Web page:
10 Insights on Financial Analysis, Impact Investing and Annual Audits

Thursday, March 31, 2016

By Leah Lundquist

“It depends.”

This was the first panelist’s response to a question posed about interpreting grantee financials in our initial 2016 Essentials Series program on Philanthropic Finance.

The answer was clearly not what participants expected to hear when discussing finance. Throughout the conversation, panelists emphasized the importance of looking at financials in the context of the organization and what it is trying to achieve, instead of thinking there is one right answer.

We were fortunate to be joined by Kate Barr, executive director of the Nonprofits Assistance Fund; Rick Scott, vice president of finance and compliance for The McKnight Foundation; and Jennifer Tingley, principal overseeing the national foundation practice of CliftonLarsonAllen, for a conversation covering everything from interpreting nonprofit financials to impact investing to what to look for in audit reports.

For those unable to make the conversation, here are 10 insights shared, in no particular order: 

  1. While an income statement can provide yellow flags, a balance sheet can provide green and red flags related to the stability and sustainability of an organization.
  2. What is the organization hoping to accomplish? Are they just starting up? Are they seeking to scale? Organizations in these two modes will convey very different financial pictures.
  3. The most important thing to observe on an income statement is the organization’s one or two dominant sources of revenue.  What is the reliability of the sources? Do they make sense according to the mission of the organization? Is the organization structured to support these sources of revenue?
  4. On the balance sheet, it’s important to note if the organization had a surplus at the end of the year. Did they have positive unrestricted net assets at the end of the year? If not, what are they going to do differently? Have there been changes year over year?
  5. When comparing the financials of two different organizations, ensure you are comparing similar types of organizations with similar missions.
  6. In an annual audit report, there is value in the footnotes and “other matters” section. Among other important information, footnotes can tell you about requirements on an organization's debt.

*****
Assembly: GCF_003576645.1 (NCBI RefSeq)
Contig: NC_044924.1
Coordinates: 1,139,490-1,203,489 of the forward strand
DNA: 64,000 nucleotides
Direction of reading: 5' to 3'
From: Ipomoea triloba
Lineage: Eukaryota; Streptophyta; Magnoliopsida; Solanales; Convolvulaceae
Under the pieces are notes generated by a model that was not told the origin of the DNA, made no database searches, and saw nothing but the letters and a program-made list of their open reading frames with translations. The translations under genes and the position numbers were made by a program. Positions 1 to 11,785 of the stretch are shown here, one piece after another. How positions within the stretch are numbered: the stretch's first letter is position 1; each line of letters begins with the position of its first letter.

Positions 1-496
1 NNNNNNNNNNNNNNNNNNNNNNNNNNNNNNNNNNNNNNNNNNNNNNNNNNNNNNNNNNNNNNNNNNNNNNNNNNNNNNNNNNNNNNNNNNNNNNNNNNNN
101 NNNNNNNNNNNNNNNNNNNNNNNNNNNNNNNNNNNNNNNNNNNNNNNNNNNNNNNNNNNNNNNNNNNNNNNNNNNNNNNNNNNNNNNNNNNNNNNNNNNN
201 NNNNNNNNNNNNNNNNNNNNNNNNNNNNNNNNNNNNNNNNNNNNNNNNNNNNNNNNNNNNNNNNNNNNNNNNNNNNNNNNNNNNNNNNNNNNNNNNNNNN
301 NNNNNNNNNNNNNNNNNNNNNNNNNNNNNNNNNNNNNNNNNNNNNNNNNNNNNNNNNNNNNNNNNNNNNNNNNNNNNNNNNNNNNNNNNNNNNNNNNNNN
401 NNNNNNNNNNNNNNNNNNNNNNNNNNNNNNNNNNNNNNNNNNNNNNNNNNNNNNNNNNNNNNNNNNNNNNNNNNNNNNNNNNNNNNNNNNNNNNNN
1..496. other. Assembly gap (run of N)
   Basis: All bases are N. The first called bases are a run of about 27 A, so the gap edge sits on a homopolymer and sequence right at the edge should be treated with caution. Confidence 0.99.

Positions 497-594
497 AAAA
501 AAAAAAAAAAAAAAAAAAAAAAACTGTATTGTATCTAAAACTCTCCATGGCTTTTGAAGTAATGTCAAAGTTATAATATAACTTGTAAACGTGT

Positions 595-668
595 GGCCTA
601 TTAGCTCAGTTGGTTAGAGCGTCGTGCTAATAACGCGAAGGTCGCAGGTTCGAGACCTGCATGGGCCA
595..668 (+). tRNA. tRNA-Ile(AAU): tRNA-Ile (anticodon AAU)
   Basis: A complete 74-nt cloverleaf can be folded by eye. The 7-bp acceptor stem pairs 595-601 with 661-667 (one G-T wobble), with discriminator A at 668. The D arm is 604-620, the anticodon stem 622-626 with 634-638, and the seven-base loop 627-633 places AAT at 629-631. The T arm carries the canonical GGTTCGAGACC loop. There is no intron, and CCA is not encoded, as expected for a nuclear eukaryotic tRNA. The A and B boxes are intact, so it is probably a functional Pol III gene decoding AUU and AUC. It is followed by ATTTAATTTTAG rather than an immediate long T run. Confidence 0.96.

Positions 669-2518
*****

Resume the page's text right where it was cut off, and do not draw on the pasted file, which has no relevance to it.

7. It is important for program officers to be aware of the public support test and how a large foundation grant might “tip” the organization’s balance of 30% public support.
  8. It would be a valuable perspective shift – according to Kate Barr – if we could reframe general operating support as “core mission support.”
  9. It would also be great to see the field shift to supporting evaluation as readily as we support other core mission activities.
  10. The concept of fiduciary responsibility is changing for foundation trustees. ESG (environmental, social and governance) investments – not simply maximizing financial return – are becoming key. According to Rick Scott, it is not always a trade-off in the financial return of a traditional investment and an ESG investment and the options for ESG investment products are expanding rapidly. Learning returns are considered alongside financial, social and environmental returns of The McKnight Foundation’s investment portfolio.

If you want to dig further, here are some great resources to get you started:

Financial Analysis Tools from the Nonprofits Assistance Fund Resource Library

Right Tools, Right Time: The Rise of Impact Investing – An interview with Rick Scott by Goldman Sachs Asset Management

Getting Started with Impact Investing: Overcoming resistance from family and board members from the National Center for Family Philanthropy

Q&A with the Nonprofits Assistance Fund’s Kate Barr – StarTribune, March 26, 2016

MCF’s Fast Forward Podcast with Kate Barr

 

We’d love to see all of you at one of the upcoming Essentials Series programs:

Advanced Proposal Review: Tuesday, April 19

Navigating Legal Issues: Tuesday, August 23

Convening Grantees and Partners: Tuesday, October 18

If you have any questions, feel free to reach out to Leah Lundquist, MCF program manager – leadership development at llundquist@mcf.org

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